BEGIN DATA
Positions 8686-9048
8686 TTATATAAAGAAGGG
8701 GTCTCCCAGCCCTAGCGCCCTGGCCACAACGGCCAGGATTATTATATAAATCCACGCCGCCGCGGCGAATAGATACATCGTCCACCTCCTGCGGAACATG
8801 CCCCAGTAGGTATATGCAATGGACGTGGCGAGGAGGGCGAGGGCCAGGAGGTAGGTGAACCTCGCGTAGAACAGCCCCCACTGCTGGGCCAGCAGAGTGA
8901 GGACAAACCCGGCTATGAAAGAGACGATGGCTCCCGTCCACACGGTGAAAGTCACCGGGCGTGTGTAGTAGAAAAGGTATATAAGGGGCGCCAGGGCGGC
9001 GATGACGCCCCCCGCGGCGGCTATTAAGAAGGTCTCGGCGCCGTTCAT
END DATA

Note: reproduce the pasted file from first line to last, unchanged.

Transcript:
Positions 8686-9048
8686 TTATATAAAGAAGGG
8701 GTCTCCCAGCCCTAGCGCCCTGGCCACAACGGCCAGGATTATTATATAAATCCACGCCGCCGCGGCGAATAGATACATCGTCCACCTCCTGCGGAACATG
8801 CCCCAGTAGGTATATGCAATGGACGTGGCGAGGAGGGCGAGGGCCAGGAGGTAGGTGAACCTCGCGTAGAACAGCCCCCACTGCTGGGCCAGCAGAGTGA
8901 GGACAAACCCGGCTATGAAAGAGACGATGGCTCCCGTCCACACGGTGAAAGTCACCGGGCGTGTGTAGTAGAAAAGGTATATAAGGGGCGCCAGGGCGGC
9001 GATGACGCCCCCCGCGGCGGCTATTAAGAAGGTCTCGGCGCCGTTCAT